Miscellaneous intranasal medications
The number of potential applications for intranasal medications is enormous. Potential uses that may enhance or provide alternative treatment modalities include headache therapy,[1-15, 32] antinausea medication delivery in patients intolerant of oral medications,[16-19] chronic pain therapy,[20-25] insulin therapy (avoid multiple daily shots), vaccine administration (enhance immune response by delivery via a more natural exposure route),[27-29] antipsychotic medications (reduce chance or injury to patient and provider), prevention of abnormal nasal blood vessel growth (Avastin) and even the delivery of medications and drug antidotes such as hydroxocobalamin (antidote to cyanide poisoning)[11, 30, 31]. Another topic investigated in intranasal B-2 agonists for asthma - something that could use further investigation. More recently interest is developing on delivery of a number of peptides and other drugs to the nose for direct transport into the brain to treat neurodegenerative disorders such as Alzheimer's (click here for an article on the topic). Intranasal insulin is being investigated for treatment of Alzheimer's disease. Intranasal ketamine is being investigated for treatment of depression and bipolar disorder, while Intranasal oxycontin is being investigated for alcohol withdrawal.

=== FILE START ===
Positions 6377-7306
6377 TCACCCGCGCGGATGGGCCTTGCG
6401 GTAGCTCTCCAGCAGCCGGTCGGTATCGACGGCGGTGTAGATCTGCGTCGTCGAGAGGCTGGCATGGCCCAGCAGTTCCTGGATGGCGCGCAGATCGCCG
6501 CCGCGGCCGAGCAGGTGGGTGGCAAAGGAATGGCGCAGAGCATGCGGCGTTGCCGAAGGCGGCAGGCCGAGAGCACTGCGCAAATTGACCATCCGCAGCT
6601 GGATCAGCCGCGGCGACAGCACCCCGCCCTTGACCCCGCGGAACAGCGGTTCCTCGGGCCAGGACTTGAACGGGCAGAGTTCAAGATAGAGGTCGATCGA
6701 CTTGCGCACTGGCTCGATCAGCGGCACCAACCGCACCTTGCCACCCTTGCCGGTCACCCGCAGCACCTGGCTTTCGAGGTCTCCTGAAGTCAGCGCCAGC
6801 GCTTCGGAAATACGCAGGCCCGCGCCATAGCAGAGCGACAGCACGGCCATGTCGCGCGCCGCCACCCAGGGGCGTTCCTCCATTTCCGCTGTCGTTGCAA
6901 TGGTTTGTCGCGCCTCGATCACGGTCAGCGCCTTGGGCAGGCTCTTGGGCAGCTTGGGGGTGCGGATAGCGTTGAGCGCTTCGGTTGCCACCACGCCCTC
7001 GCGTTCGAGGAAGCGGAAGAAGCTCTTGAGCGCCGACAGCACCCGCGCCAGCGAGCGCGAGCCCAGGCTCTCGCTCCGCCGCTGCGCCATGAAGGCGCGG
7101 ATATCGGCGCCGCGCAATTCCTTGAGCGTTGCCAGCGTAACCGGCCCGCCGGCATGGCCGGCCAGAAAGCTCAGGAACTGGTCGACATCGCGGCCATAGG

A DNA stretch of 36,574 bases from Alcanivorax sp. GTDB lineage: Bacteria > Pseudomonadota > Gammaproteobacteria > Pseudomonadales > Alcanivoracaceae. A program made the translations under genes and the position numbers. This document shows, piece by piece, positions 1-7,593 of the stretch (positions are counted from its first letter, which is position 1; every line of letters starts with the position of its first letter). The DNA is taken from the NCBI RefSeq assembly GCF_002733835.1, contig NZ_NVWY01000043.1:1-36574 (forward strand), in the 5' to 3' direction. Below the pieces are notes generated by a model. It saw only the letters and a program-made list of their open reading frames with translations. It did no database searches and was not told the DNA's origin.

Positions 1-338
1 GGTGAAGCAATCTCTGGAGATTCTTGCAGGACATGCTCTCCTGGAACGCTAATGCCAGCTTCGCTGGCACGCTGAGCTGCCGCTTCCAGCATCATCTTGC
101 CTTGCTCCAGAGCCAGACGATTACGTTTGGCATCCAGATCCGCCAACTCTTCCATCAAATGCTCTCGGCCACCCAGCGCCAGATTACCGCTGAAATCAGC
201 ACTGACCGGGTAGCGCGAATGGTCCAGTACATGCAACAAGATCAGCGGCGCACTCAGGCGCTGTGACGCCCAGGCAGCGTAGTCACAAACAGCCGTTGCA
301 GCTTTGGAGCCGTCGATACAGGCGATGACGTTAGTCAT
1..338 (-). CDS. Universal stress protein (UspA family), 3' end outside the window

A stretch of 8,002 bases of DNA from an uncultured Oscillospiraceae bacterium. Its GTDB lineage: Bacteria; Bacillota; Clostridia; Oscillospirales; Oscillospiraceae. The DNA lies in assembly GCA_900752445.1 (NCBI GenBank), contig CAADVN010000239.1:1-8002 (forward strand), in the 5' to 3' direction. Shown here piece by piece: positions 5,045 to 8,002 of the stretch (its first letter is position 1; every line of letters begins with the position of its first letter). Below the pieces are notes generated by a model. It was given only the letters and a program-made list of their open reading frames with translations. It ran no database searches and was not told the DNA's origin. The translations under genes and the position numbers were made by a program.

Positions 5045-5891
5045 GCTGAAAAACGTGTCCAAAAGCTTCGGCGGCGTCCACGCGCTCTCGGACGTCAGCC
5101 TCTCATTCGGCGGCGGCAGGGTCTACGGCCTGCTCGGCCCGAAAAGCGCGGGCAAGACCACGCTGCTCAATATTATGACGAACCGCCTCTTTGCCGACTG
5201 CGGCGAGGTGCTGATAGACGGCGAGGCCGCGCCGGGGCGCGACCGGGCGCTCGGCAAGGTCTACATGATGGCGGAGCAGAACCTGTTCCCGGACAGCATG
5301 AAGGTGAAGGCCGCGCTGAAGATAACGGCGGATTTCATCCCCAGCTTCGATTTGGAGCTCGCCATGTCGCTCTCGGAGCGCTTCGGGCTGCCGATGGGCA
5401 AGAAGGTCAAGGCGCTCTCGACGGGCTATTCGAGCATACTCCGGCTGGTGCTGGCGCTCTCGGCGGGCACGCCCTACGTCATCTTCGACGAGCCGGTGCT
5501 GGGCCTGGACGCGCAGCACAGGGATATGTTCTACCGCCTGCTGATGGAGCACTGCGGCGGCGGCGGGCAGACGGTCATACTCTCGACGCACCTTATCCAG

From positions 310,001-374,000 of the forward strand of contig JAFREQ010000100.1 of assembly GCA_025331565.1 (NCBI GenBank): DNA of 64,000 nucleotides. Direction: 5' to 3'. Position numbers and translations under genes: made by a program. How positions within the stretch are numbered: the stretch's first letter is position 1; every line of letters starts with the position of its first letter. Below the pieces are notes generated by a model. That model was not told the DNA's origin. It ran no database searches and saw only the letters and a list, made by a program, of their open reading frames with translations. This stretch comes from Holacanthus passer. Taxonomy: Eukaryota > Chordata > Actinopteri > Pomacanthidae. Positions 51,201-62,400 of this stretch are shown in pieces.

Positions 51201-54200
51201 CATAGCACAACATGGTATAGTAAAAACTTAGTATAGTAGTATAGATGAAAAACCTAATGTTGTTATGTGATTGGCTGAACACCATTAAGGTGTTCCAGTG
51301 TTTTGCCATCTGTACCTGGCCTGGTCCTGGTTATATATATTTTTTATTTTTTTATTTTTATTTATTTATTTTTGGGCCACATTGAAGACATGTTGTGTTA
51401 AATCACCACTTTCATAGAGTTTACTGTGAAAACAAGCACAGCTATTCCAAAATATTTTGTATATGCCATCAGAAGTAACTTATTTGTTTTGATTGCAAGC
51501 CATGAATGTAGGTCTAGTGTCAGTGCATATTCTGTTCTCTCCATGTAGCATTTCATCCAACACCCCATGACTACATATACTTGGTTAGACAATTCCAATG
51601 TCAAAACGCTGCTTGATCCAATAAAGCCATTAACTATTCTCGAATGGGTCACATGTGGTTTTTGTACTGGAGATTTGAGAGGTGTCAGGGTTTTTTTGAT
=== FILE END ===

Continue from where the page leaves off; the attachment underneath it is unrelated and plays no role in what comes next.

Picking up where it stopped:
Some of these concepts are fully developed and commercially available pharmaceutical products are already available on the market such as intranasal dihydroergotamine for headaches and nasal vaccines for influenza.[27-29] Other concepts, such as intranasal hydroxocobalamin are purely conjecture and may or may not be viable concepts.The area of intranasal medication delivery provides a huge opportunity for research – both for specifically developed pharmaceutical drugs designed for intranasal treatment, as well as for investigating off label uses of commonly available generic medications.
Link to separate web site listing ongoing intranasal research into many drugs - insulin, viral particles, glucagon, flu, etc - click here
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31. van Asselt, D.Z., et al., Nasal absorption of hydroxocobalamin in healthy elderly adults. Br J Clin Pharmacol, 1998. 45(1): p. 83-6.
32. Giraud, P, et al. "Cluster Headache During Pregnancy: Case Report and Literature Review." Headache Jan 2009: 136-139
33. Weksler, N., S. Brill, et al. (1999). "Intranasal salbutamol instillation in asthma attack." Am J Emerg Med 17(7): 686-688.
34. Papolos, D. F., M. H. Teicher, et al. (2013). "Clinical experience using intranasal ketamine in the treatment of pediatric bipolar disorder/fear of harm phenotype." J Affect Disord 147(1-3): 431-436.
35. Pedersen, C. A., K. L. Smedley, et al. (2013). "Intranasal oxytocin blocks alcohol withdrawal in human subjects." Alcohol Clin Exp Res 37(3): 484-489.